DLR Online Special Features

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Events & Announcements

Apr. 4, 2018 - The Denver Law Review is currently accepting submissions for its Recent Developments in the Tenth Circuit issue. For details on the issue and submission instructions, please review this document. We look forward to reviewing all submissions!

Mar. 5, 2018 - The Denver Law Review will soon be accepting submissions for the 2018 Emerging Scholar Award. For details on the award including eligibility, award information, and submission instructions, please review this document. We look forward to reviewing all submissions!

2018 Symposium – Uproar: The Intersection of Animals and the Law

Feb. 9, 2018 - Uproar: The Intersection of Animals and the Law The Denver Law Review  presents its Volume 95 Symposium, Uproar: The Intersection of Animals and the Law. Uproar will explore the relationship between animals and the law.

This event is open to the public. To register for this event, please click here.

Volume 95 Staff Announced

The Denver Law Review is excited to announce the Volume 95 Staff. Please join us in congratulating them in this accomplishment and supporting them in continuing the fine tradition of the Denver Law Review. Please click here to view the masthead.

Please click here to view the photo masthead.

Subscriptions and Submissions

For information on how to subscribe to the Denver Law Review, please click here.

For the guidelines on how to submit an article to the Denver Law Review, please click here.

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Guilty Minds Neuroscience and Criminal Law Symposium 

On March 4, 2011, the Denver University Law Review hosted a symposium to discuss recent advances in neuroscientific techniques and methods that offer both promise and pitfalls for law. This symposium provided insight into current neuroscientific capabilities, discussed several trends, and highlighted recent and forthcoming developments.

As a follow-up to our symposium, many of our speakers agreed to continue the conversation by posting their powerpoint presentations and articles on our online supplement.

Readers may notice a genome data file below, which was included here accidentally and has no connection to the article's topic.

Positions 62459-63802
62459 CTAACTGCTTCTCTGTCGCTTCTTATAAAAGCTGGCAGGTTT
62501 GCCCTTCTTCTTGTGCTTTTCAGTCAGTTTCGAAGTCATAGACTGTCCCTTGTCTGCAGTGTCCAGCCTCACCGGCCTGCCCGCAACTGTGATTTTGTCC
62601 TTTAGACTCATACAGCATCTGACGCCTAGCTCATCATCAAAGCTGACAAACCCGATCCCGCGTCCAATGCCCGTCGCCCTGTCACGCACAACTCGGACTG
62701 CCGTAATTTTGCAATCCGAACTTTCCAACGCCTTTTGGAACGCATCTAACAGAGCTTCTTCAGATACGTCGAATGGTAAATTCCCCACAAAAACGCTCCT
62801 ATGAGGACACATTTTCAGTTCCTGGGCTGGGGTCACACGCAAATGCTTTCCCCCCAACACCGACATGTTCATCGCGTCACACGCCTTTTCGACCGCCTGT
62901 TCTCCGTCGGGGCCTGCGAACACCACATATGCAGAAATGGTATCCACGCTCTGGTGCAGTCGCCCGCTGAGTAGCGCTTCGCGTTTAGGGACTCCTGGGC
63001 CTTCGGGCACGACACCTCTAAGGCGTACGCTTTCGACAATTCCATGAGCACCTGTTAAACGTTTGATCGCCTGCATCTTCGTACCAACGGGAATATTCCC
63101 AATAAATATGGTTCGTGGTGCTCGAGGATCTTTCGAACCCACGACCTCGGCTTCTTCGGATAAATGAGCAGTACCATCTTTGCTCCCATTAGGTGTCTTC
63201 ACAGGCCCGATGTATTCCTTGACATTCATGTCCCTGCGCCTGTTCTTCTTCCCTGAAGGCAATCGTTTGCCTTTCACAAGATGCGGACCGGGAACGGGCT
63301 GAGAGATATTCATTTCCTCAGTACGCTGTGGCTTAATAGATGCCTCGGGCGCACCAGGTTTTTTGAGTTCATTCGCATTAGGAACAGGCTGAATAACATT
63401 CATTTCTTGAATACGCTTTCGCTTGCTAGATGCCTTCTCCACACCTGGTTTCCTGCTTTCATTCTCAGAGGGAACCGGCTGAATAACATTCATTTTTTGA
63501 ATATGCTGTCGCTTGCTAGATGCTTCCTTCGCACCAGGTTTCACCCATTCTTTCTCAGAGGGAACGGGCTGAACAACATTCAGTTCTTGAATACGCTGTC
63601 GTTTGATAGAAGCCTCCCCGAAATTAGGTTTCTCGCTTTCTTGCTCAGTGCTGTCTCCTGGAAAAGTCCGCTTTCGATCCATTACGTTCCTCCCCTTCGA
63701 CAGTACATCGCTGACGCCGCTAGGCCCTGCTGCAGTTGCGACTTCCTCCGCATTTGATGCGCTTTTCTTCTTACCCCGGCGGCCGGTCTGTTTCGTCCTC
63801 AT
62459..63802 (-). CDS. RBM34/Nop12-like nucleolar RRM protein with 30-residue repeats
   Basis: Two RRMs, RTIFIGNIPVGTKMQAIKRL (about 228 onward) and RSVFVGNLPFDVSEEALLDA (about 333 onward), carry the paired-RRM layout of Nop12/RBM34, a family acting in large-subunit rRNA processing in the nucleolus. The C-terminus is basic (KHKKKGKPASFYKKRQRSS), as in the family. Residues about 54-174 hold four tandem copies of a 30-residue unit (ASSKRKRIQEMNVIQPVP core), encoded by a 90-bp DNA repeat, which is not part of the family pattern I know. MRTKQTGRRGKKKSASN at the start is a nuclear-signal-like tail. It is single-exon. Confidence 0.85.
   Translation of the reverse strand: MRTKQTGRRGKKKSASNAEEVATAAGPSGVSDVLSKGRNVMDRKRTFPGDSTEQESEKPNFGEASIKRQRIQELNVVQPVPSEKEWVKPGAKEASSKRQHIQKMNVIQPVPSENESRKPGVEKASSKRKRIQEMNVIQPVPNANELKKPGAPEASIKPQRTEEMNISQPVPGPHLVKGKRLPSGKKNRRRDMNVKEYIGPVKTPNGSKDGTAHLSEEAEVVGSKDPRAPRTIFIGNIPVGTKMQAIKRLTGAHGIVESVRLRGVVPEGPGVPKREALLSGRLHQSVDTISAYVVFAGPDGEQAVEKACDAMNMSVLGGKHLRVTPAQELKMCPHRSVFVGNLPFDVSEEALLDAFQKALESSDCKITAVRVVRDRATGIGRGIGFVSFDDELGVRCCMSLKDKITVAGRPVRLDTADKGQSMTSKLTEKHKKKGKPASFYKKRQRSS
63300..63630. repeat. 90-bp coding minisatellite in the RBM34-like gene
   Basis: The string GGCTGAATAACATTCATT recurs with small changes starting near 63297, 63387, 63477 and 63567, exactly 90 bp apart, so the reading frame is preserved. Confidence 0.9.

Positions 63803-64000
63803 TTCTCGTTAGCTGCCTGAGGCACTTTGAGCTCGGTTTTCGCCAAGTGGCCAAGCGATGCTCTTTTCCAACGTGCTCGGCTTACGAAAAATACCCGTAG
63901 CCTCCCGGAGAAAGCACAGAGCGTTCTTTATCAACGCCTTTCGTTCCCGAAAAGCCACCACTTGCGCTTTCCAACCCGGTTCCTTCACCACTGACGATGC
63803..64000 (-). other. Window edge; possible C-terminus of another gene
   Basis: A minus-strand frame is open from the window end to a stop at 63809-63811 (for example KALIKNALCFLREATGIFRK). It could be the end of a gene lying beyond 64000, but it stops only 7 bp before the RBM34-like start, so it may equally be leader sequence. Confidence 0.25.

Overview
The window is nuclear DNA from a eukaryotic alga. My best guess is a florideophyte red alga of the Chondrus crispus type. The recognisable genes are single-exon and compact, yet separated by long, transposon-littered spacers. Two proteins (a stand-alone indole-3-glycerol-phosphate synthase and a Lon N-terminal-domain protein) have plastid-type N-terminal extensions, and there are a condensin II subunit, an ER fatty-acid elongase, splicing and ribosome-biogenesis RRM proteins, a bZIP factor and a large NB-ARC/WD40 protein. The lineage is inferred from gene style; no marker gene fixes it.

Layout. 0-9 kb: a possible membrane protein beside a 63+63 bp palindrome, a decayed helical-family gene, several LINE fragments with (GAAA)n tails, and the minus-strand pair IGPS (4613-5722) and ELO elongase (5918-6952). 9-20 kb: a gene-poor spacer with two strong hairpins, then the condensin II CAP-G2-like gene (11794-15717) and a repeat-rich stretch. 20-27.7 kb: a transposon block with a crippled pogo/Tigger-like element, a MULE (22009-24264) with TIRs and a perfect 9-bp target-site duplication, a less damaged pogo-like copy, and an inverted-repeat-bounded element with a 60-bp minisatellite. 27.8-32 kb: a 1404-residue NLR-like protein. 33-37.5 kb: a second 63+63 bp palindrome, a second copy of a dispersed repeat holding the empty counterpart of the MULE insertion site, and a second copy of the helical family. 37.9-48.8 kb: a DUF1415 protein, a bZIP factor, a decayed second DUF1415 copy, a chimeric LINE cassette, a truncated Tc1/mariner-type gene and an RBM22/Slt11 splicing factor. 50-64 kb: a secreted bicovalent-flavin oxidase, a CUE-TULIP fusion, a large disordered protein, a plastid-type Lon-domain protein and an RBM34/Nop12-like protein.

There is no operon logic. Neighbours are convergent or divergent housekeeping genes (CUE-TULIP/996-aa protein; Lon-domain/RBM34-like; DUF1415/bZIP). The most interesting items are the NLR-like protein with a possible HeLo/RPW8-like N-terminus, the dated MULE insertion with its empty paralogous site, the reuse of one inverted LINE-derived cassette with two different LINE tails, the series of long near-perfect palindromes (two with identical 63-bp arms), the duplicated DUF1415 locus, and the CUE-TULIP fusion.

Guilty Minds Symposium Keynote Speaker and Vanderbilt University Professor Owen Jones and Hon. Morris Hoffman would like to share an abstract of their paper, Sorting Guilty Minds, forthcoming later this year. For full bios, click here. For the abstract, please click here.

Ken Murray is currently an Assistant Federal Public Defender with the Capital Habeas Unit, Federal Public Defender for the District of Arizona. For full bio, click here. To view his presentation, Neuroscience and Sentencing, please click here.

ASU Professor Betsy Grey publishes and teaches on issues of tort law, products liability and mass tort litigation, as well as neuroscience and law, and has presented to judicial conferences and other professional groups on these issues. For full bio, click here. To view her presentation, Post-Traumatic Stress Disorder (PTSD): Moving Beyond the Military Context, please click here.

Dr. Jonathan Brodie, PhD-MD, is the Marvin Stern Professor of Psychiatry at New York University School of Medicine.  He was a National Institute of Health postdoctoral Fellow in Biochemistry at Scripps Clinic and Research Foundation, as well as a tenured Professor of Biochemistry at the School of Medicine at SUNY at Buffalo.  For full bio, click here. To view his presentation, please click here for Part I and here for Part II.

References (5)

References allow you to track sources for this article, as well as articles that were written in response to this article.
  • Response
    Grey posts and also instructs about troubles involving tort rules, goods culpability and also mass tort litigation, together with neuroscience and also rules, and it has shown to help judicial meetings along with other expert organizations about these types of troubles.
  • Response
    Response: Assignment help UK
    Neuroscience is the study of our nervous system. You can pursue it by two ways. They both require doctoral degrees. You can get bachelor or master degrees, but to be honest if you really want to be active in this field you should get a doctoral degree.
  • Response
    Common law, instead of criminal law, is the branch of law managing debate between people or associations, in which remuneration might be honored to the casualty.
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Reader Comments (1)

It was an nice discussion in your post you had mentioned very well about it and the professor presentation was quite nice, thanks for sharing such nice article.

Criminal Defense Attorney

September 15, 2011 | Unregistered CommenterAngelina

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